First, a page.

There is a dynamic tension- a conflict between innovation and stability, built into the very core of the Linux ecosystem. Red Hat provides value in resolving this conflict.

Tracking these changes is not a problem for many applications in the Linux ecosystem. They are very familiar with the change model used by the Linux kernel as well as a large number of Linux tools, utilities, and applications. In fact, application developers are often the ones reguesting the changes. Application developers, especially open source application developers, see the task of tracking changes in the kernel and other packages they depend on to simply be part of normal application maintenance.


However, there are challenges. The most significant one is that different packages incorporate changes at different times. The result is that the several thousand packages that make up a Linux distribution have to be brought to a common baseline-this will be covered in more detail later in this paper. In addition, the technical dependencies between packages limit the user’s ability to benefit from new features somewhere in the stack without incorporating many other changes in reguired newer packages elsewhere in the stack.

Other applications, however, experience more difficulty managing these changes. These applica­tions are most commonly commercial applications available on multiple operating systems or internally developed applications that receive little ongoing development or maintenance. In all of these cases, the desire is for a platform that “just works” and doesn’t change.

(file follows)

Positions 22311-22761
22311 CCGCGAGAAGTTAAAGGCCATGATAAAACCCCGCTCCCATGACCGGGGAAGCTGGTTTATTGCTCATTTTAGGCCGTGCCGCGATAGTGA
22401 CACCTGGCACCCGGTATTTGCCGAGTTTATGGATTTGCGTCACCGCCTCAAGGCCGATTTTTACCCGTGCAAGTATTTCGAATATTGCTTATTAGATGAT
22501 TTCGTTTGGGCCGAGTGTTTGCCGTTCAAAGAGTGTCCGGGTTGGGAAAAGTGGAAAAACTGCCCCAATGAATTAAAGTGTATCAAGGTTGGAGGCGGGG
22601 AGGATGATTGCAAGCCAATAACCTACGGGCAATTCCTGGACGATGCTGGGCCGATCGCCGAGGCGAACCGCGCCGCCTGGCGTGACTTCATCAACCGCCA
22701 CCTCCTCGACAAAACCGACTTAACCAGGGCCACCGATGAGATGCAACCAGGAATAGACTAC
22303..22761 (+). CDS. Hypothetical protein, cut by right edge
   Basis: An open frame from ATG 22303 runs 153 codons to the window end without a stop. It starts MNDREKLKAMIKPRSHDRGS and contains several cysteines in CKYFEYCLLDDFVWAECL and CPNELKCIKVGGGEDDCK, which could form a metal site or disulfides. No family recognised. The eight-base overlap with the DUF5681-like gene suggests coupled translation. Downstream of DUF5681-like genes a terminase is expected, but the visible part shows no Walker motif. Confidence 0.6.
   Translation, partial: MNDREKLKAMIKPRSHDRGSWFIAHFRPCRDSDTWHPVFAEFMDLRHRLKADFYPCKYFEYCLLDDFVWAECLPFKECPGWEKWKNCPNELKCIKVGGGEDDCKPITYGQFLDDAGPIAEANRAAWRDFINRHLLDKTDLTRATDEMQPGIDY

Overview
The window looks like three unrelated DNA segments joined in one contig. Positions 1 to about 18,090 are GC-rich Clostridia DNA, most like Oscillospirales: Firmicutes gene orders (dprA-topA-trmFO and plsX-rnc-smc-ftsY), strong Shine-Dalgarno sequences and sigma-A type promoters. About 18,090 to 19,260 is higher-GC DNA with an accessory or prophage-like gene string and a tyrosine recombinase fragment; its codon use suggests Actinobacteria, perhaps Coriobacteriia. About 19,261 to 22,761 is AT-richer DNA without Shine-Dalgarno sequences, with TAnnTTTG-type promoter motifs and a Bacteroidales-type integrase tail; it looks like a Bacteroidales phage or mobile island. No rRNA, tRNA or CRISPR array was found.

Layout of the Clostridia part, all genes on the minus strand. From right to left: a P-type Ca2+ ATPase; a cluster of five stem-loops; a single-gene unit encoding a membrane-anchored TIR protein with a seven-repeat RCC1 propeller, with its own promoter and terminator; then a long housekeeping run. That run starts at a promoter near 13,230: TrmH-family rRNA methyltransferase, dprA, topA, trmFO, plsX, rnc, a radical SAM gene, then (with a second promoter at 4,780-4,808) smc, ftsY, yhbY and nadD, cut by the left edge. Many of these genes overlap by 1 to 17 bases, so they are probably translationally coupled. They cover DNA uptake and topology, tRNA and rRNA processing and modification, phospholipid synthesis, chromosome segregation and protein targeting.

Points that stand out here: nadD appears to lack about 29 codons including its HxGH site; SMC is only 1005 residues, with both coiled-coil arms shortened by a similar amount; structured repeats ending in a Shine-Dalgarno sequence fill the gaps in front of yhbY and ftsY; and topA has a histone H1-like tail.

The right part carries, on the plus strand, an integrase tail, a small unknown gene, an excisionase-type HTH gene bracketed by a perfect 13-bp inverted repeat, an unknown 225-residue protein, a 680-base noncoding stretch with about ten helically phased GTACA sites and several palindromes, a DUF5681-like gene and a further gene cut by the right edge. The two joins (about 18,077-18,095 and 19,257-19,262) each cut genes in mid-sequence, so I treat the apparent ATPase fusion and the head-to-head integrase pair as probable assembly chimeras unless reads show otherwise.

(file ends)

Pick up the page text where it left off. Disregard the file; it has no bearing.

Additionally, there are significant advantages for system management and operations to have a standardized infrastructure and environment. This simplifies life for both system management tools and for system administrators, lowers operational costs, and tends to improve quality (by minimizing inconsistency and the opportunity for mistakes).

The result is a dynamic tension-a conflict between innovation and stability-built into the very core of the Linux ecosystem.

Red Hat provides tremendous value to the Linux ecosystem by resolving this conflict. By provid­ing a complete Linux environment that is stable, proven, and supported-and which judiciously leverages the rapid improvements constantly being made in the Linux ecosystem-Red Hat delivers the best of both worlds.

The Red Hat Enterprise Linux model Innovate

The Fedora Project

Red Hat pioneered the approach of an innovation-focused community distribution (the Fedora Project) and a stability-focused enterprise platform (Red Hat Enterprise Linux). This approach largely resolves the dynamic tension between innovation and stability.

The Fedora Project ( is an open, community-focused distribution dedicated to innovation and leading-edge development. There is a new Fedora release every six months, and each Fedora release incorporates the latest Linux kernel and key major packages. Fedora’s mis­sion is to drive new Linux developments and improvements.

As noted on the Fedora Project homepage:

Fedora is a Linux-based operating system that showcases the latest in free and open source soft­ware. Fedora is always free for anyone to use, modify, and distribute. It is built by people across the globe who work together as a community: the Fedora Project. The Fedora Project is open and anyone is welcome to join.

The Fedora Project is out front for you, leading the advancement of free, open software and content.